On a personal note, I visited Boston in Summer 1995 and would not recognise the place if I went back there now (which I'd like to). I might have a photo or two of the elevated section if I raid the family photo album... I recall coming out of the Sumner Tunnel (or was it Callaghan) and emerging onto the toll plaza which then proceeded into a free-for-all as about 5 slip roads opened up pointing every which way. Good fun!
The Big Dig
The section in downtown Boston was reconstructed in one of the most expensive and dramatic projects in highway history. Known as "The Big Dig," upon completion the project sees the removal of the elevated "green elephant" through downtown (though part of the double deck in Charlestown will remain). Traffic is relocated to a system of tunnels, as well as a new 10 lane (six lanes northbound, four lanes southbound) cable-stayed bridge over the Charles River (plus the four-lane Leverett Circle Connector bridge). This new span replaces the original six-lane double decker bridge. More information is on the official website.
No ceremonies were held as the last section of new freeway for Interstate 93 opened to traffic. The December 20, 2003 completion of the southbound lanes through Interstate 93's tunnel marked the end of the $14.6 billion project. The often controversial project was $4 billion over budget, and the source of bitterness among residents and politicians the like. With roots stemming from 1987, the Big Dig even raised concerns of then President Ronald Reagan because of its overwhelming cost. Nonetheless, after years of construction, the Big Dig sees the removal of a city eyesore and traffic nightmare with the opening of two miles of underground roadway.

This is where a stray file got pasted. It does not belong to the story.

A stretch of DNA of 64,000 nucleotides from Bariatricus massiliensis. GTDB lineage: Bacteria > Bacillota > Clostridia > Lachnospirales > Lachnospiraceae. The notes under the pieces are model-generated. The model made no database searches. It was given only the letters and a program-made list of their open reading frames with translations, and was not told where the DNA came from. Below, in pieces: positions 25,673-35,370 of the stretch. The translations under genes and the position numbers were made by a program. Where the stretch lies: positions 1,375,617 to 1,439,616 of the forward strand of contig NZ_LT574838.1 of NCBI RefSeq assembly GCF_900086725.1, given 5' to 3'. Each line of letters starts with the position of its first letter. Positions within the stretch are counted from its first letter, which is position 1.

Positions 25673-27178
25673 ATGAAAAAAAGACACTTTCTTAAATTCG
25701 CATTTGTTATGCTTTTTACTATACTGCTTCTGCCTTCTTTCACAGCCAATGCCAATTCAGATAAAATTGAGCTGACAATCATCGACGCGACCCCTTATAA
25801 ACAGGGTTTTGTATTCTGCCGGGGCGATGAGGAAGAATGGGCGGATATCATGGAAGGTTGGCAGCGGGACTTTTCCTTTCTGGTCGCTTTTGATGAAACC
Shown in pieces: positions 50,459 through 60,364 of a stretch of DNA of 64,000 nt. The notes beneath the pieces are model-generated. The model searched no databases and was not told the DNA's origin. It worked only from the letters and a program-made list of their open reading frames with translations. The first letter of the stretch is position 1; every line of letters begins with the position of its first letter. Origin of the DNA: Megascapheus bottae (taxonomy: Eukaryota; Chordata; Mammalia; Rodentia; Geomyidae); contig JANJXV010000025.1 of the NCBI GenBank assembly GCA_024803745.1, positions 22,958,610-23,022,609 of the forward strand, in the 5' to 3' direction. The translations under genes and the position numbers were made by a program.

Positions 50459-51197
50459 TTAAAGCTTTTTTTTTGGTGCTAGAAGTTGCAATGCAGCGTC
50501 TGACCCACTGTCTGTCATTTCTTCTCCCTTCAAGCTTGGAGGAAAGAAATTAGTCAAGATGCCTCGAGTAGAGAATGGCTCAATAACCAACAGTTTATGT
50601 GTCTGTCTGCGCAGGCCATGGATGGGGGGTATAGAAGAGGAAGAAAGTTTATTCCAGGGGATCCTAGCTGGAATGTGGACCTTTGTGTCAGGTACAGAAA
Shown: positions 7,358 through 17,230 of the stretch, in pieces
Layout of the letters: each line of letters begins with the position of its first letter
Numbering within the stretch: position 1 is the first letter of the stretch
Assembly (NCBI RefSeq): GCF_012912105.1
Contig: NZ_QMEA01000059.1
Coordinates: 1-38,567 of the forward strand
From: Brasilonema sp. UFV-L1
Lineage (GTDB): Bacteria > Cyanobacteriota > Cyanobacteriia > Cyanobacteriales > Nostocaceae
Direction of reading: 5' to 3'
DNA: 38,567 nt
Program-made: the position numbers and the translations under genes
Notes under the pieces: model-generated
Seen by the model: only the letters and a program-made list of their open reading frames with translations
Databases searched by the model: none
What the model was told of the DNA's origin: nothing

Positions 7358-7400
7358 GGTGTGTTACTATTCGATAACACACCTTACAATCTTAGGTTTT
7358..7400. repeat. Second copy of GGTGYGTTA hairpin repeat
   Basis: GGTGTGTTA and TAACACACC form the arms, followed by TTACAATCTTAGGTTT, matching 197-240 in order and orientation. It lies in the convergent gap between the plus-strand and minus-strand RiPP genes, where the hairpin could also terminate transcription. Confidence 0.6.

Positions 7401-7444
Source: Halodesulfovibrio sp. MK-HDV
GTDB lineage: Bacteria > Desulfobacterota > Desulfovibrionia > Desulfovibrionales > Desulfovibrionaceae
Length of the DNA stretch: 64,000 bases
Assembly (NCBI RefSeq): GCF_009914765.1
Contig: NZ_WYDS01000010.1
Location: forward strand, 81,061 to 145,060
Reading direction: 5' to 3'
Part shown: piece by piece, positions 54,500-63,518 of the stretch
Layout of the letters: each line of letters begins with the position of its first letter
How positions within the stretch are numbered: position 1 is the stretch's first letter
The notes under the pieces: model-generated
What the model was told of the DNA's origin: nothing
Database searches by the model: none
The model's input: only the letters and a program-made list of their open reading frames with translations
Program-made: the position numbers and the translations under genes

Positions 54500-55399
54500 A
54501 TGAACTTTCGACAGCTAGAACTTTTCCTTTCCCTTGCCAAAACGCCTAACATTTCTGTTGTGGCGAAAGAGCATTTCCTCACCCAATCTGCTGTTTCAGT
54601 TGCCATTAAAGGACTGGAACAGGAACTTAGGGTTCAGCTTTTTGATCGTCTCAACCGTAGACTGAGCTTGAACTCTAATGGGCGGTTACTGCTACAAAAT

One and a half miles of green space will be found at the former location of the Interstate 93/Fitzgerald Expressway when all of the demolition work is complete. With the busy freeway underground, up to 8 acres of public park space will grace the city along the former alignment. Additionally land for new housing, shops, and cultural venues will be available. All in all 16 million cubic yards of dirt were excavated for the 7.5 miles that constitute the new tunnels created.
Unfortunately, the Big Dig has a lasting legacy. Its underwater tunnels have a tendency to leak (it will take ten years to fix the problem - by 2015 in some early reports), the project managers (Bechtel and Parsons Brinckerhoff) are accused of making decisions that resulted in extraordinary costs for the project, and the cost overruns have caused NBC News to refer to this project repeatedly on its "Fleecing of America" segment. For more detailed information on the Big Dig, we recommend the following sites: